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Galatea II (S. P. 714)


The first and second ships named Galatea each retained the name carried at the time of their acquisition.

(S. P. 714: tonnage 367 (gross); length 192'; beam 24'; draft 9'; speed 14.0 knots (maximum); complement 57; armament 3 3-inch, 2 machine guns)


The second Galatea -- a steel-hulled steam yacht built in 1914 at Wilmington, Del., by Pusey & Jones -- was purchased by the Navy on 14 July 1917 at Detroit, Mich., from B. L. Ford, Grosse Pointe Farms, Mich., and earmarked for "distant service." Assigned the identification number S. P. 714; Galatea was commissioned at Detroit on 25 August 1917, Lt. Comdr. O. T. McClurg, USNRF, in command.

Galatea departed Detroit that same day [25 August 1917] and set course for the Boston Navy Yard where she was decommissioned on 26 September to undergo conversion to an armed patrol vessel. Recommissioned on 16 November 1917, with Lt. H. D. Hinckley, USCG, in command, Galatea proceeded to Philadelphia, and proceeded thence for the Azores on 15 December 1917 with French Submarine Chaser 314 in tow.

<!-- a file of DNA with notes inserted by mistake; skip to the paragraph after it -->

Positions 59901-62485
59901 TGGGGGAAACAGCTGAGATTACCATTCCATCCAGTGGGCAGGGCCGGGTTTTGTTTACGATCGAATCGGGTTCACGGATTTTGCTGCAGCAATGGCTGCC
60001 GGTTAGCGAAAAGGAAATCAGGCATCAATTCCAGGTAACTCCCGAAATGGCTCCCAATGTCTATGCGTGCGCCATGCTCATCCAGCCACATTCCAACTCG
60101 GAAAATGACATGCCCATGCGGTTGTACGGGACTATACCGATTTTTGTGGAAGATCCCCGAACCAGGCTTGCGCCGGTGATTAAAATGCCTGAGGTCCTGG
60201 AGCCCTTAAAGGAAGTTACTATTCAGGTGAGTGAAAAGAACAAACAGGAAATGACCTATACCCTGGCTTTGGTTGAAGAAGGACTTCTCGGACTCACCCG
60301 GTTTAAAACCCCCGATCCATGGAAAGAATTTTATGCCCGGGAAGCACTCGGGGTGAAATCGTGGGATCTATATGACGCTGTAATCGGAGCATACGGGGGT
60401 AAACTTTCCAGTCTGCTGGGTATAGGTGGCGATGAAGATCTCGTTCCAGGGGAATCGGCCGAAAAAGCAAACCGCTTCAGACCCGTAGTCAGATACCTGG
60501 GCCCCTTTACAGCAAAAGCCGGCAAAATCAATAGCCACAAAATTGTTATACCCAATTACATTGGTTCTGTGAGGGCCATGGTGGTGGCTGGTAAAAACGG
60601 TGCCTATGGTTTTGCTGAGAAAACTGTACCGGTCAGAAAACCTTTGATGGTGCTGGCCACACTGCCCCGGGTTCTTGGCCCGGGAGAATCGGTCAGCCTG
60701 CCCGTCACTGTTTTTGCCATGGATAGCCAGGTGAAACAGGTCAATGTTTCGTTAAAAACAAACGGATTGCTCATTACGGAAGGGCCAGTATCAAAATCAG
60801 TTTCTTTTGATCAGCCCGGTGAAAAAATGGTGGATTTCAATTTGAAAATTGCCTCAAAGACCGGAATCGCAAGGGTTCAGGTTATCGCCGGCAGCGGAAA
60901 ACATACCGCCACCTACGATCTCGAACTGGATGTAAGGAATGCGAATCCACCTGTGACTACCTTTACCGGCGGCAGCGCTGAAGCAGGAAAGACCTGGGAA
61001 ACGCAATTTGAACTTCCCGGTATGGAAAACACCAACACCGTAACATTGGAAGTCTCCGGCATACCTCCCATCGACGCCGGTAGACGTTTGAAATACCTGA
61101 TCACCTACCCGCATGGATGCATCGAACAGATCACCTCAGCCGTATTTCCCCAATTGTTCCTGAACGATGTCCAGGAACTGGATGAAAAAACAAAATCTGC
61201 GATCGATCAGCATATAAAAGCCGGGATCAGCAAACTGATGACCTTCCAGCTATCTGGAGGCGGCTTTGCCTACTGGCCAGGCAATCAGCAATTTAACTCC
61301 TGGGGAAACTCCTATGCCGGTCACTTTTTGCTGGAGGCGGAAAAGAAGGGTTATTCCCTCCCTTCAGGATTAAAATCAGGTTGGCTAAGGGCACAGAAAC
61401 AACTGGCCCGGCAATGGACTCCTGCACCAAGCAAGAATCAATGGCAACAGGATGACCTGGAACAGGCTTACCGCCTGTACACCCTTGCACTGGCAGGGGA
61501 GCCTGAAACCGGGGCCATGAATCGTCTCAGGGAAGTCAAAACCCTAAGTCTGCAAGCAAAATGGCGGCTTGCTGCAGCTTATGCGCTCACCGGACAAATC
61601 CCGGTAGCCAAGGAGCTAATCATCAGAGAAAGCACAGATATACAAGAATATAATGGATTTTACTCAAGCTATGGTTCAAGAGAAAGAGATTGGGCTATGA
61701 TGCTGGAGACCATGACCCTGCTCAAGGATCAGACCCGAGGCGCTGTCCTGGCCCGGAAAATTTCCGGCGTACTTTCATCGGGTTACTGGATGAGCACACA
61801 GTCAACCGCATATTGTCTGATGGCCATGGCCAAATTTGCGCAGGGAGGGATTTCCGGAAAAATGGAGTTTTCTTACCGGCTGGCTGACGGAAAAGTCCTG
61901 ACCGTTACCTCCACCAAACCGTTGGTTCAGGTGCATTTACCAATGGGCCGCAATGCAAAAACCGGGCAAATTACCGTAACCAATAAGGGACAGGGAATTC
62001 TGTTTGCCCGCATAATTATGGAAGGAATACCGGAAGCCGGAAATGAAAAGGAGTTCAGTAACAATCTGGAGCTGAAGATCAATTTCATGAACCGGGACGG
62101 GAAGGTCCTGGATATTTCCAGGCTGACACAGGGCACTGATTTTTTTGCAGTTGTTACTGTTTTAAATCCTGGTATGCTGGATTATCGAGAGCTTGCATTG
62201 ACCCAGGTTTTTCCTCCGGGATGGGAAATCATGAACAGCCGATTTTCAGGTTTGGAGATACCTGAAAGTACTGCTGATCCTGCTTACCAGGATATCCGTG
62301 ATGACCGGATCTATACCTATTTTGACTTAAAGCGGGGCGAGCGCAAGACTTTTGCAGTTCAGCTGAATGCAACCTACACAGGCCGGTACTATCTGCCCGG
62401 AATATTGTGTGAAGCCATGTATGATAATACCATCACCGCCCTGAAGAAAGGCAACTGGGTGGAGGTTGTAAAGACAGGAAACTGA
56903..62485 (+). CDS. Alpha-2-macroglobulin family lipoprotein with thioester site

Proceeding by way of Bermuda, Galatea arrived Ponta Delgada, Azores, on 22 January 1918, racked and strained by the towing of the 110-foot submarine chaser. Damage required repairs until May of 1919 when she began service as an interisland transport in the Azores. She carried the U.S. Consul from Ponta Delgada for official calls on the governors of Horta, Fayal and Angra, Terceira, returning to her base in time to honor Navy seaplane NC-3 on 19 May, and NC-4 on 20 May, as they arrived in Ponta Delgada on the historic first transoceanic flight.

Galatea departed Ponta Delgada on 7 June 1919 for Boston, Mass., where she was decommissioned on 15 July. The following year, she was towed to the Portsmouth Navy Yard, N.H., to serve as receiving ship for submarine crews. Ultimately, she was sold at Portsmouth on 20 December 1921 to Capt. A. A. Tanos of New York City.

Published: Fri Sep 23 21:35:09 EDT 2016